Two 13 year old boys digging for gold in a mine in Mbeya region, Tanzania.
The Child Labor Coalition applauds progress in child labor remediation indicated by new estimates released by the International Labour Organization, but expresses concern that progress in fighting child labor is slowing
September 22, 2017
Contact: Reid Maki, (202) 207-2820, firstname.lastname@example.org
(Washington, DC) The Child Labor Coalition (CLC), whose 37 member organizations fight exploitative child labor and represent millions of Americans, welcomed new child labor estimates released Tuesday, September 19th by the International Labour Organization (ILO) which found that the number of children in child labor is 10 percent lower than 2012. The CLC, however, is concerned that the pace of ending child labor has slowed decidedly.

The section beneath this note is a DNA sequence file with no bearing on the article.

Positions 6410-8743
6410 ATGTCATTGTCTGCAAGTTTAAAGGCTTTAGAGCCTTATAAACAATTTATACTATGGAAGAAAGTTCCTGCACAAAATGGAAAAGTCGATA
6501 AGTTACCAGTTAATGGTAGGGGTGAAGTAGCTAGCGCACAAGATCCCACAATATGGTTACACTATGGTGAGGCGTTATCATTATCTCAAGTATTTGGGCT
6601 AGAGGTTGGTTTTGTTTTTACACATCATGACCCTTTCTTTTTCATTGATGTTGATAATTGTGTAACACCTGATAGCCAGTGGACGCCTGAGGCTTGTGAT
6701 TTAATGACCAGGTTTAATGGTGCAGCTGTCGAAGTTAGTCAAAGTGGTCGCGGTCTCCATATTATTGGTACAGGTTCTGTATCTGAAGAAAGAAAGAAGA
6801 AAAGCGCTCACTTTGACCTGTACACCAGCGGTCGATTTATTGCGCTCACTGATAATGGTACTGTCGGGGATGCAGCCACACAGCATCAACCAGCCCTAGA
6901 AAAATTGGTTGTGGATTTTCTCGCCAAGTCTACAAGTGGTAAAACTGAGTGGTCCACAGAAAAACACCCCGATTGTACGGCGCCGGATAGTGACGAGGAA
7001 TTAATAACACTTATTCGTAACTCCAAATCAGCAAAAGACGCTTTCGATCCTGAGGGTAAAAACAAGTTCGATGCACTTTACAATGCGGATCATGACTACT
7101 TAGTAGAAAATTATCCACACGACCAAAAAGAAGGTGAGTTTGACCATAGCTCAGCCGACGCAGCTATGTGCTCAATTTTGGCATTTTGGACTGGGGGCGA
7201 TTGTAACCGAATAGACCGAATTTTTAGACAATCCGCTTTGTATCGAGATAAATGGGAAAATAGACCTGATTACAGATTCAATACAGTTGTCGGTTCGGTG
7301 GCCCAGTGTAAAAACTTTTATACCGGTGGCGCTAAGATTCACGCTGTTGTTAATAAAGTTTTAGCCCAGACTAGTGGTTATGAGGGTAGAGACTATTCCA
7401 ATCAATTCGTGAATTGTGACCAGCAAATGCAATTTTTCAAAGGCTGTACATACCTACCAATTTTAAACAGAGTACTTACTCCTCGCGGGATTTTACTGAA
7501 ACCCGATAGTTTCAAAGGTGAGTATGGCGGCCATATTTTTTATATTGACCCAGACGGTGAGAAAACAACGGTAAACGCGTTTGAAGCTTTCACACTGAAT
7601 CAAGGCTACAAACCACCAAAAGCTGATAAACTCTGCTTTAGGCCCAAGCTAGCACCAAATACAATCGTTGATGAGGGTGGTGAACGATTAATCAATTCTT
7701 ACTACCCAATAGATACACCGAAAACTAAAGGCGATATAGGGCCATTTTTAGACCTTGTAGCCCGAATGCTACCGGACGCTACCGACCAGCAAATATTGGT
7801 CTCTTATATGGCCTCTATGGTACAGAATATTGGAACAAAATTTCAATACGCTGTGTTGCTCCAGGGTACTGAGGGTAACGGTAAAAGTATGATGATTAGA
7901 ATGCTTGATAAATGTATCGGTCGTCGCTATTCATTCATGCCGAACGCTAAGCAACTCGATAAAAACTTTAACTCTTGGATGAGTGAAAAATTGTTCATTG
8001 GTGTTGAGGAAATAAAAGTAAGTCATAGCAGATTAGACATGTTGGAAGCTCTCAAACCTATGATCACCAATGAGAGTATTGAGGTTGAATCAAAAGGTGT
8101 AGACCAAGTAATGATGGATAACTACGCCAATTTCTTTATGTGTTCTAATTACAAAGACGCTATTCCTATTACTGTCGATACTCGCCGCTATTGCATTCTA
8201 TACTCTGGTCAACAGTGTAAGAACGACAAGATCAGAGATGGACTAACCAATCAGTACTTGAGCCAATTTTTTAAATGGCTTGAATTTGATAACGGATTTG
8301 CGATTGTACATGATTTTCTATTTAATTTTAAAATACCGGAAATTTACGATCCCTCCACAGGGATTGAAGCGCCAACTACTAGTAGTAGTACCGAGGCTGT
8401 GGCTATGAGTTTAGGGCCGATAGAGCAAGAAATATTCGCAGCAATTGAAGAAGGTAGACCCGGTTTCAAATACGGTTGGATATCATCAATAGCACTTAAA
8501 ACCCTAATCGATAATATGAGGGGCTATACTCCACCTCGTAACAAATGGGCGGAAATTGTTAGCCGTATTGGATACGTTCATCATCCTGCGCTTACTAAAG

During the period of 2000 to 2012, the ILO found “significant progress” in the reduction of child labor as the estimate of children in child labor fell from 246 million to 168 million—a reduction of 78 million. Progress was pronounced among younger children and girls, who experienced a 40 percent decline in child labor. The greatest portion of that decline occurred in the period 2008-2012, despite a global economic recession.
The new data from the ILO estimates child labor trends from 2012 to 2016 and found that child labor dropped from 168 million to 152 million—16 million fewer children representing a 10 percent drop. Between 2008 and 2012, the level dropped from 215 million to 168 million—47 million children or 22 percent. The most recent data represents a one-third reduction of the prior four years.… Read the rest